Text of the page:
The fact that students show greater commitment to sustainability in the university represents an opportunity, because they will direct the institutions in the medium and long term, as reported by Colombo and Thomas [15] and Cai, Olsen, and Campbell [16].

3.1.4. Sustainability Indicators by Substantive Function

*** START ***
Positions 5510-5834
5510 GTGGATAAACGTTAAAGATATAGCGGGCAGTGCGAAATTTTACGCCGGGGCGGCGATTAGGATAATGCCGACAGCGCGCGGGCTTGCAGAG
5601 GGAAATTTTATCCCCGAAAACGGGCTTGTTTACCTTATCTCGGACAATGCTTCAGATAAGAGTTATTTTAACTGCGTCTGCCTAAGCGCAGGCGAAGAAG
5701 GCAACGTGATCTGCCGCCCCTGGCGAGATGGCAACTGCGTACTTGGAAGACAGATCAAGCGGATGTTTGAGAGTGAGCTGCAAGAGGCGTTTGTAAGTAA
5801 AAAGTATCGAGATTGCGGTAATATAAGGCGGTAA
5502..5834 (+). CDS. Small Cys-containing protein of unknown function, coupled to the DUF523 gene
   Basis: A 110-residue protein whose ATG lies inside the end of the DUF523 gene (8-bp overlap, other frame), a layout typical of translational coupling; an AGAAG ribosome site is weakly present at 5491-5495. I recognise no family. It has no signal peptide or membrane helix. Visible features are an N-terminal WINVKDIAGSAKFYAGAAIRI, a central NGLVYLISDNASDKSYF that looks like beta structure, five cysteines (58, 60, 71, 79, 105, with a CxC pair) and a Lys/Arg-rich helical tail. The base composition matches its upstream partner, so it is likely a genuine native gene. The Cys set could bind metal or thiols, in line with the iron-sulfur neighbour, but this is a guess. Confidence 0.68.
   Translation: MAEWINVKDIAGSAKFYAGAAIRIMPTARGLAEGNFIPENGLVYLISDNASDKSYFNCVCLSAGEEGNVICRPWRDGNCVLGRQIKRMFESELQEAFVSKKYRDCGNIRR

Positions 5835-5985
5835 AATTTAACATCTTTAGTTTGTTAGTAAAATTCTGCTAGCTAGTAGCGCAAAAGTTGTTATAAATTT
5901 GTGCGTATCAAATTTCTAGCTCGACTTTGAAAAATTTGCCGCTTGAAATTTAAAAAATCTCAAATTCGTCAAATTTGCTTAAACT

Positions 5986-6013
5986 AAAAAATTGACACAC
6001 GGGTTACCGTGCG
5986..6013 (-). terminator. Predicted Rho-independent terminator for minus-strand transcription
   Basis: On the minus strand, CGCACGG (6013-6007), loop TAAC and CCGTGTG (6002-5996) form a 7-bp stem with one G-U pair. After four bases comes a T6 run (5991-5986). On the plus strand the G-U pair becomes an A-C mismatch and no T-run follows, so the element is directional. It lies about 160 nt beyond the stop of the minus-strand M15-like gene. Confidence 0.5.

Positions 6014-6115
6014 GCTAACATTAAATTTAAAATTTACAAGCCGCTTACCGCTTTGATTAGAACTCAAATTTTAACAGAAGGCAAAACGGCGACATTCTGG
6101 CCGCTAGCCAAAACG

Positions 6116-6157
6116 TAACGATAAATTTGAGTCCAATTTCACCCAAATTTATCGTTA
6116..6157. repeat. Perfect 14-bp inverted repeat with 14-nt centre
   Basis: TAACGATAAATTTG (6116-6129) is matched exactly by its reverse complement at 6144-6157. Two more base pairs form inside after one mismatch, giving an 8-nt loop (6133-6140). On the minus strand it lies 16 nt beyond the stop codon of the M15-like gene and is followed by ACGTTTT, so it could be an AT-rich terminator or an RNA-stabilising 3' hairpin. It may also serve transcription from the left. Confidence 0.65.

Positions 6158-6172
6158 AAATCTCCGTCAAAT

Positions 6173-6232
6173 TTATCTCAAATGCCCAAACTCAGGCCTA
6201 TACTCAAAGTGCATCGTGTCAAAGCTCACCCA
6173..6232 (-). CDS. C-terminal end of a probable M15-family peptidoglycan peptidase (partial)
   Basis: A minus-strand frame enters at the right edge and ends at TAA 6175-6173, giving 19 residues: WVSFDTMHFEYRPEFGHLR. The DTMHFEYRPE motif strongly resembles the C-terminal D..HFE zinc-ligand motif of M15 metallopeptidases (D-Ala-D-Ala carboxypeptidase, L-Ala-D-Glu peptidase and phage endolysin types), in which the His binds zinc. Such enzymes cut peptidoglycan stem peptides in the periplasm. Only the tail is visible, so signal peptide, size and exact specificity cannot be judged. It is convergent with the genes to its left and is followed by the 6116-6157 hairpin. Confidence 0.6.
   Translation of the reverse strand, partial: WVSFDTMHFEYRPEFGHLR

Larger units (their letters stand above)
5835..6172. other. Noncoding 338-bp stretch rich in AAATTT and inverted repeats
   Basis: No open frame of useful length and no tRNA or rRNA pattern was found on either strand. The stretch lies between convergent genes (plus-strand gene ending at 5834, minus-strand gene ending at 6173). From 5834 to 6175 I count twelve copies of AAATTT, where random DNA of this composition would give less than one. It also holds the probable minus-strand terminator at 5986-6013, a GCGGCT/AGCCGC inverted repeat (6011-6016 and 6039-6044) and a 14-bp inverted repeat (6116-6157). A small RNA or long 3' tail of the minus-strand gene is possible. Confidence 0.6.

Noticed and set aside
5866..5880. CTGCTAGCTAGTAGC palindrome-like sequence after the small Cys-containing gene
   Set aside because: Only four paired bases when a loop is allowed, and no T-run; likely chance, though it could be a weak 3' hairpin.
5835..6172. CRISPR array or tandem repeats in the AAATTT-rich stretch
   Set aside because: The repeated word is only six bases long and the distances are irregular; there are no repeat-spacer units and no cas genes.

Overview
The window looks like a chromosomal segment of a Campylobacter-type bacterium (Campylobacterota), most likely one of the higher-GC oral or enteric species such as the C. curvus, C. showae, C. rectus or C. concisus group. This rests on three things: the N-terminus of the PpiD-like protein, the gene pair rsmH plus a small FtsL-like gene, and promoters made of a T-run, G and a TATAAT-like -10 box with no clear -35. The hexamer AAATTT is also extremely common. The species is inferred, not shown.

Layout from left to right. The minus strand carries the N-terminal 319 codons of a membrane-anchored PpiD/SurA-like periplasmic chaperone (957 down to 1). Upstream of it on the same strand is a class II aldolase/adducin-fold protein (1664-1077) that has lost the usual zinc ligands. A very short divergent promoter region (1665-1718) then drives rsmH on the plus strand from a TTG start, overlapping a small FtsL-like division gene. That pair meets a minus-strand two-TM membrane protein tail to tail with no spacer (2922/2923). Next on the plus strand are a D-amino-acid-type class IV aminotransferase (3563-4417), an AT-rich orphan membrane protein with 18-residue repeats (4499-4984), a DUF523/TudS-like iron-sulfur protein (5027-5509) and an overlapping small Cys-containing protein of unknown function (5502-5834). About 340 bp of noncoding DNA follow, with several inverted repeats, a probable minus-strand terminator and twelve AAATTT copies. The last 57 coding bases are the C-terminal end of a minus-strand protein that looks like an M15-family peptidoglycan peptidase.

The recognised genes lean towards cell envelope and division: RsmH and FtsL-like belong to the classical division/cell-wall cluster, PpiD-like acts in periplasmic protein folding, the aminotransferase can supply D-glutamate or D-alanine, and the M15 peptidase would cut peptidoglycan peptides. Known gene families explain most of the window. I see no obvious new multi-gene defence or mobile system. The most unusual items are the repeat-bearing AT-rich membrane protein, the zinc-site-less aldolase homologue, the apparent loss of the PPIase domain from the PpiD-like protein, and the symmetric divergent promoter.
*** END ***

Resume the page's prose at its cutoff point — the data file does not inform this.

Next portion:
Regarding teachers, Figure 3 shows that the environmental indicator in the research and extension functions presented low percentages of 15% and 18%, respectively; this reveals a “lack of knowledge” about environmental issues and sustainable development, as well as little connection with society. The teaching indicator was 43%, which shows the need to strengthen training on the aforementioned topics. The management showed 58%, so it is considered that there is an interest to develop research on emerging social issues and disseminate results with the university community and society. In as much as the social indicator exhibited favorable results in teaching with 59%, management with 57%, and research with 51%, these data demonstrate the satisfaction of the educational staff, the favorable conditions to develop their academic activities, and the capacity of the management to strengthen substantive functions. Management showed 19% in this same social indicator. Finally, the economic indicator expressed its best result in teaching, with 66%; this was interpreted as the majority of teachers being able to obtain sufficient income for the development of projects. A result of 49% in extension indicates the need to strengthen the link with society; research represented 57%, which reflects the support that is available for academic production. In contrast, and paradoxically, there was a lack of strengthening in management (38%) to disseminate the results of the investigations.